I descended from the mountain, past quarries and onto a pebbly beach and then along some backroads towards Holyhead, passing derelict buildings and old workings. Eventually I emerged into Holyhead where I ran past the breakwater and along the road behind the harbour. The huge Irish Ferries boat that I’d seen as I descended from Holyhead Mountain was now in the dock. Presumably people were busily boarding ready for a trip across the Irish Se to Ireland.
I continued on into Holyhead, past RNLI stations, maritime museums and into the main town. I came out the other side and onto the road back to Trearrdur Bay where I stopped at the bus stop. My run for the day complete – or so I thought.
According to the timetable I’d seen, the bus left Holyhead at 11:45. It was now 11:30 so I decided against a quick trip to the adjacent MacDonalds just in case I missed the bus.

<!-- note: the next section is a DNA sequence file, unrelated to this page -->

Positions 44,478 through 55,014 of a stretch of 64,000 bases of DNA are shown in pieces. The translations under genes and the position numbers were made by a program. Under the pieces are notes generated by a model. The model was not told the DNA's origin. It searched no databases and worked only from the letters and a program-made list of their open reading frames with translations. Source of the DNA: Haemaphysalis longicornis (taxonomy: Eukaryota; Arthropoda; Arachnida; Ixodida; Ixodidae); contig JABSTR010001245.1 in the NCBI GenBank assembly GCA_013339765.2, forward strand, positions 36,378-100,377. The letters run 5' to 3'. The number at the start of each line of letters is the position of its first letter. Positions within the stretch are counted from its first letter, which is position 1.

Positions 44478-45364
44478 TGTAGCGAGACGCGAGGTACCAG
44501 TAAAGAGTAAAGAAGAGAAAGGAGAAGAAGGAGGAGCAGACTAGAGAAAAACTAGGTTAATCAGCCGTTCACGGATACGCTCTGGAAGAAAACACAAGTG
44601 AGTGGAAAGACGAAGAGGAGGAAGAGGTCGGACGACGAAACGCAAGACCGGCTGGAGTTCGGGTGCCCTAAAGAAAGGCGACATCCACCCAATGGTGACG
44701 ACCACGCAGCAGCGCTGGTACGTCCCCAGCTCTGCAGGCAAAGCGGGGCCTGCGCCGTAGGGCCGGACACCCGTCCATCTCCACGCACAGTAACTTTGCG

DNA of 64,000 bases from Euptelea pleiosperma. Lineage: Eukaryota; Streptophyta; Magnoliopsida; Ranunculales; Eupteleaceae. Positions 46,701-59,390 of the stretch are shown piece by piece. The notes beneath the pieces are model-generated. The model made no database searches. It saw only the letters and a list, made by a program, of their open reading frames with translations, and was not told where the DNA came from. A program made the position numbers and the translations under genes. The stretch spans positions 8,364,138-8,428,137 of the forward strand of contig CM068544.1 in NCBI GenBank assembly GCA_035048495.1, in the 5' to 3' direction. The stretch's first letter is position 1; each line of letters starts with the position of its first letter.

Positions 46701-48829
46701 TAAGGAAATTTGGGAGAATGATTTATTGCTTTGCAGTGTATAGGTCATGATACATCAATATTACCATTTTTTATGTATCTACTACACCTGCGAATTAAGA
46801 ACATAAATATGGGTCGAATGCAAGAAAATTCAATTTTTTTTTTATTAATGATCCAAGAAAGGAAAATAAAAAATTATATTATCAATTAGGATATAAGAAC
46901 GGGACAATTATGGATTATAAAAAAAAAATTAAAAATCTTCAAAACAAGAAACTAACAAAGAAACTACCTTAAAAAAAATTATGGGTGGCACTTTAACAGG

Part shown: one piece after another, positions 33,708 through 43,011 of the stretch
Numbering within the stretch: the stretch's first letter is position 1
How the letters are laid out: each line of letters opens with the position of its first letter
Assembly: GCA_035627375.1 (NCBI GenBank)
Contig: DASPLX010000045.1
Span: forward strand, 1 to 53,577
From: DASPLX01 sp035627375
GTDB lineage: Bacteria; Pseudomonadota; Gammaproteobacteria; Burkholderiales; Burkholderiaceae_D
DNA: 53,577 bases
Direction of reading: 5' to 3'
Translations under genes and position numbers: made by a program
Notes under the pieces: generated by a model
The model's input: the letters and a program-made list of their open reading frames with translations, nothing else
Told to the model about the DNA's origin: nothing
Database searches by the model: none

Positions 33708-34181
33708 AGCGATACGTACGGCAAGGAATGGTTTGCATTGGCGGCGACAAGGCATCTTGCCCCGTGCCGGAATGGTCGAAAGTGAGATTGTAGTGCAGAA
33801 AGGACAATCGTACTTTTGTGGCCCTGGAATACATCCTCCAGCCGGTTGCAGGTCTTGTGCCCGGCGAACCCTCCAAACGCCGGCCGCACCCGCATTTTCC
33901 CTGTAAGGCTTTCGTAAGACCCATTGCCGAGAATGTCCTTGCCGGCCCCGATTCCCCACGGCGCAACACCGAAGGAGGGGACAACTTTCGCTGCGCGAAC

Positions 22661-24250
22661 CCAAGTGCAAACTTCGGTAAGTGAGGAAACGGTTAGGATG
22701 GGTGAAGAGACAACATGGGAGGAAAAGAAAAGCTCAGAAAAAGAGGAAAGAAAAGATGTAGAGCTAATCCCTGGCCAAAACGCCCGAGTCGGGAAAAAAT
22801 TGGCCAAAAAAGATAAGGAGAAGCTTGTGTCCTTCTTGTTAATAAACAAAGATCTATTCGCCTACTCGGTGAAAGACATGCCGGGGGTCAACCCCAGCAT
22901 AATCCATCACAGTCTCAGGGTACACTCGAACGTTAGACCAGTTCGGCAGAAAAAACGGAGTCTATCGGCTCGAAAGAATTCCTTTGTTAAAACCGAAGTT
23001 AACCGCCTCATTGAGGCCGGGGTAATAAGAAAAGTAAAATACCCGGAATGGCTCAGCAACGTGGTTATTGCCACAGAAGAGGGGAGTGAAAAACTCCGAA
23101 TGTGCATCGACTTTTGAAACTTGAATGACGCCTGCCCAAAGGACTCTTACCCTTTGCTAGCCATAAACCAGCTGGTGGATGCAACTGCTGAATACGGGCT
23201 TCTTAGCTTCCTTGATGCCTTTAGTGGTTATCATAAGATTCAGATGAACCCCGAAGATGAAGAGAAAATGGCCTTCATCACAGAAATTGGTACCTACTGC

11:45 came and went with no bus. As did 12:00, and then 12:15. In the end I phoned Anna (and got Annamarie) – she checked the times for me and I was right about them. She also phoned the bus company for me, and it turned out that the 11:45 bus and the next 13:45 bus from Holyhead don’t stop at the stop I was waiting at. Quite where they do go I don’t know, but I decided to head back into Holyhead proper to get the 13:45 bus from the bus station there. I’d been waiting at the bus stop in the pouring rain for nearly an hour and had more than an hour to wait for the next bus. I was soaking wet, freezing cold and fed up by now. The impending wait for the next bus did give me plenty of time for a burger in MacDonalds. I went in, ordered and sat down to warm up and refuel. I left quite a puddle in the seat as I did thanks to my soaking wet clothes.